Reviving East London’s Gin Craze: the timeless tipple

Gin Foundry co-founder Olivier Ward. Pic: Gin Foundry

Gin Foundry co-founder Olivier Ward. Pic: Gin Foundry

In the last year gin has seen a remarkable rise in popularity to the stage where it is now outselling vodka as the most consumed spirit in Britain. London could make an argument for being the spiritual home of gin but East London’s relationship has not always been as smooth as the East London Liquor Company’s Batch #2.

In 1751, William Hogarth produced a pair of prints which would alter the way Britons view gin for nearly 250 years. Gin Lane and Beer Street were created in an effort to show the evils of one contrasted with the perceived joys of the other. In the height of the ‘Gin Craze’, a pint of gin would cost less than beer with, maybe, one in every three houses in the old East End being gin houses, a place where gin was distilled in an illegal and, somewhat unsurprisingly, dangerous manner. “But 1751 is really the watershed,” says Leon Dalloway, an ex-barman who runs his own gin tours in Hackney. “The Gin Act in 1751 really got rid of a lot of the dangers and gin started to get some class after that.”

Hogarth’s London would be unrecognisable today but the city’s obsession with the spirit is peaking once again.

Craft beer reigns supreme as the drink of choice for many on the taps and in the bottles of trendy Shoreditch bars as the drink of choice but this is becoming a much maligned topic. Bearded gents and trendy gals sip on Sierra Nevada after debating Meantime’s latest pale ale or slump against the bar after one too many Delirium Tremens but people’s eyes are being cast enviously over the top shelf again. From bottles designed with as much attention to detail as the distillation process to the cleanest tasting product available, an obscure gin is as much of a retail asset as it is decoration.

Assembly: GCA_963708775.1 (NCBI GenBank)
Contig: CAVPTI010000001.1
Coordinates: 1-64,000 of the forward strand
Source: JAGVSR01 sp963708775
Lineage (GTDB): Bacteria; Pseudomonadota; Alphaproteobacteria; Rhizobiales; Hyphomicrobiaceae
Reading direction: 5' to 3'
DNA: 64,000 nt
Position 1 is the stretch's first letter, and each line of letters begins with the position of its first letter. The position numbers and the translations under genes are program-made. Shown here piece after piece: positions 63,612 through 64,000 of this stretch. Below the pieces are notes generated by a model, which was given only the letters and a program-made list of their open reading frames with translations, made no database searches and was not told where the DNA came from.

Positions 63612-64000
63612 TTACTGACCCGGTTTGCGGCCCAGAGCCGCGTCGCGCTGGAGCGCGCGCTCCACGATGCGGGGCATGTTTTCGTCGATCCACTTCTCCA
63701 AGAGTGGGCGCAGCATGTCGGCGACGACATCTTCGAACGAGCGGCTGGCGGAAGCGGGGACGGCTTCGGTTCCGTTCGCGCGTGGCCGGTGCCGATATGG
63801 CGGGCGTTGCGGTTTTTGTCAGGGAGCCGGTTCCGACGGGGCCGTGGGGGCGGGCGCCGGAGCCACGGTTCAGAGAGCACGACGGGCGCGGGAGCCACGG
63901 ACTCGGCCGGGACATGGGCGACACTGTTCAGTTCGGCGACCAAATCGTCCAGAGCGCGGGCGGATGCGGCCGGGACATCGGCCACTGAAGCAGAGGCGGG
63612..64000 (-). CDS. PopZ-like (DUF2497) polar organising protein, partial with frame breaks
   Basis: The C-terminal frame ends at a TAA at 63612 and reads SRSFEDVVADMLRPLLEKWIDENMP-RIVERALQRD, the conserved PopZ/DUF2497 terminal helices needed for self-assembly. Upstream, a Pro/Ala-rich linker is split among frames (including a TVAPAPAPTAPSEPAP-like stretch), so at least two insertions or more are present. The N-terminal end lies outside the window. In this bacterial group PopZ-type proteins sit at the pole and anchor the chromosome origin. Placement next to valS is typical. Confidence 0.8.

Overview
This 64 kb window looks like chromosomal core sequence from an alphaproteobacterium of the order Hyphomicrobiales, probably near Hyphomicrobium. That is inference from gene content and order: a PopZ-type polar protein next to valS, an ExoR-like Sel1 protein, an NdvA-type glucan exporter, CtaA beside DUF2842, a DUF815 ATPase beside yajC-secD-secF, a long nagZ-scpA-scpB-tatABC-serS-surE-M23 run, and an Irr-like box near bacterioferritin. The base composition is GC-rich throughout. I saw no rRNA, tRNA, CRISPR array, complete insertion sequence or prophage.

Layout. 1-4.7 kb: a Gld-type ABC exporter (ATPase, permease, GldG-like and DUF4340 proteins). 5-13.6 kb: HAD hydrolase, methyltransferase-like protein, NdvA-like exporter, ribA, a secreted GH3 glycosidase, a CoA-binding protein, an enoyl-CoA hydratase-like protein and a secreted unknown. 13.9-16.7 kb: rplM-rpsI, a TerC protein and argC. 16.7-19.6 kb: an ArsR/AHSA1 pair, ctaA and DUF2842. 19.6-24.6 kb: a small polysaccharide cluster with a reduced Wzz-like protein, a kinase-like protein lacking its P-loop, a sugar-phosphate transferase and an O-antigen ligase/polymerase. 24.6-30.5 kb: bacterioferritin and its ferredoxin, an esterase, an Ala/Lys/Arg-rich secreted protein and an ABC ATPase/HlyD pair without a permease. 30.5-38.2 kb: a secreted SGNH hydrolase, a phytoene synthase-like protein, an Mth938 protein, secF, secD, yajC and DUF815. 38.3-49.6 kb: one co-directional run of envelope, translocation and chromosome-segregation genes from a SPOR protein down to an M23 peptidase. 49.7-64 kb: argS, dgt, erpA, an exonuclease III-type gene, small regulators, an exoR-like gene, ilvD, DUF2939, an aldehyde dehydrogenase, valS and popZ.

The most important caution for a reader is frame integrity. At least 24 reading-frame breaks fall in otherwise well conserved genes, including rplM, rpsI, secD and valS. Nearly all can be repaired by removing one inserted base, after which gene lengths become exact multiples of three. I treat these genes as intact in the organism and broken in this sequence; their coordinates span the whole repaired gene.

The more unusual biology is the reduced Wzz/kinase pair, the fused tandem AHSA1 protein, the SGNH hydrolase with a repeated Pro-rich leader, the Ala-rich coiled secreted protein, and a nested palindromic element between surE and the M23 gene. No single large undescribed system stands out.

While it has been a push to get gin back onto the bars, the East London market is leading the way. In Tower Hamlets’ Leman Street, The Oliver Conquest currently stocks over 200 different gins from all over the world, each with its own flavour and personality. It isn’t really the kind of place you’d go to order a Gordon’s. Shoreditch’s Callooh Callay has won awards for their stunning cocktail menu and three of their finest cocktails (Oude Fashioned, Flirty Frateli and 24 Carot Gold) all use gin as their base spirit. Never underestimate trendy cocktail bars in the resurgence of anything, be it tacky trend a la tea cups or bringing back something that could have been lost like the British populace’s love of gin.

Over the last two centuries, the production of gin has dwindled in East London. What was an area rich in distillation now boasts only one distillery: The East London Liquor Company. Having been open for less than one year, Dalloway incorporates the ELLC into his tours as a fresh, exciting look at what is being done to bring gin back to its roots.

“The category needed both the cash injection the bigger players have added as well as their ability to get gin into many bars” says Olivier Ward, editor of Gin Foundry, “as well as the diversity and accessibility the smaller craft producers have brought to the table. One would be lost without the other.”

It is this micro-distillery ethos that is getting the notion of a craft spirit back into a public conscious that had long since discarded gin to the back of their parents liquor cabinets. The image and reputation of being something your nan would drink copiously at christmas while slipping into a deep slumber has been something that the new breed of enthusiasts were eager to shake off. BY having such a range and people paying attention to the finer details of the distillation process, gin has been slowly emerging from the doldrums since the turn of the millennium.

For Dalloway, it was this element that forged his passion and interest in gin. “I feel in love with it through the life of a bartender. Working with it getting to try great products, finding out the story behind gin. There’s more of a craft to it than some other spirits.”

For now, Dalloway remains confident that gin will remain a bar staple. Its strength being in the number of high quality products on the market right now. There are a number of spirits looking to catch it up, however. Drink up and try something new.

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